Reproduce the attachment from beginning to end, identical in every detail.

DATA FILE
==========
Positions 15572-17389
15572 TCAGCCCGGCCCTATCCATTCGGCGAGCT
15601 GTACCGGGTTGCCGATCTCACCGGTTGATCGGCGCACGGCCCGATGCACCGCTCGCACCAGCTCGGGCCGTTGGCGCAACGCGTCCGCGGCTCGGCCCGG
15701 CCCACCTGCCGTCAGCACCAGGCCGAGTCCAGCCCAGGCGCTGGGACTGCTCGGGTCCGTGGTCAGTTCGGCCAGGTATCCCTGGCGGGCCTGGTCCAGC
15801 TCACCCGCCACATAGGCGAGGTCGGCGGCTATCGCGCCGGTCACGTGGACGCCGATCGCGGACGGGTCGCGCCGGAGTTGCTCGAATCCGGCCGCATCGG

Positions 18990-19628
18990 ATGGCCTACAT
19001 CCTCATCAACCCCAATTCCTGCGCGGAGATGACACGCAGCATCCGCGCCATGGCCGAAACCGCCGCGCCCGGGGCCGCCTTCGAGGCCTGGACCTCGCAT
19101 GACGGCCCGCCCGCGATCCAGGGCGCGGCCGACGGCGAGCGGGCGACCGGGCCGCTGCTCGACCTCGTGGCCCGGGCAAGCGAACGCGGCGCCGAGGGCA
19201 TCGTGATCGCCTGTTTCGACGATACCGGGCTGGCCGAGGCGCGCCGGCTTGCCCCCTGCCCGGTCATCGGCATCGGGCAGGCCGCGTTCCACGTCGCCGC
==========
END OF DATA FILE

Positions 15572-17389
15572 TCAGCCCGGCCCTATCCATTCGGCGAGCT
15601 GTACCGGGTTGCCGATCTCACCGGTTGATCGGCGCACGGCCCGATGCACCGCTCGCACCAGCTCGGGCCGTTGGCGCAACGCGTCCGCGGCTCGGCCCGG
15701 CCCACCTGCCGTCAGCACCAGGCCGAGTCCAGCCCAGGCGCTGGGACTGCTCGGGTCCGTGGTCAGTTCGGCCAGGTATCCCTGGCGGGCCTGGTCCAGC
15801 TCACCCGCCACATAGGCGAGGTCGGCGGCTATCGCGCCGGTCACGTGGACGCCGATCGCGGACGGGTCGCGCCGGAGTTGCTCGAATCCGGCCGCATCGG

Positions 18990-19628
18990 ATGGCCTACAT
19001 CCTCATCAACCCCAATTCCTGCGCGGAGATGACACGCAGCATCCGCGCCATGGCCGAAACCGCCGCGCCCGGGGCCGCCTTCGAGGCCTGGACCTCGCAT
19101 GACGGCCCGCCCGCGATCCAGGGCGCGGCCGACGGCGAGCGGGCGACCGGGCCGCTGCTCGACCTCGTGGCCCGGGCAAGCGAACGCGGCGCCGAGGGCA
19201 TCGTGATCGCCTGTTTCGACGATACCGGGCTGGCCGAGGCGCGCCGGCTTGCCCCCTGCCCGGTCATCGGCATCGGGCAGGCCGCGTTCCACGTCGCCGC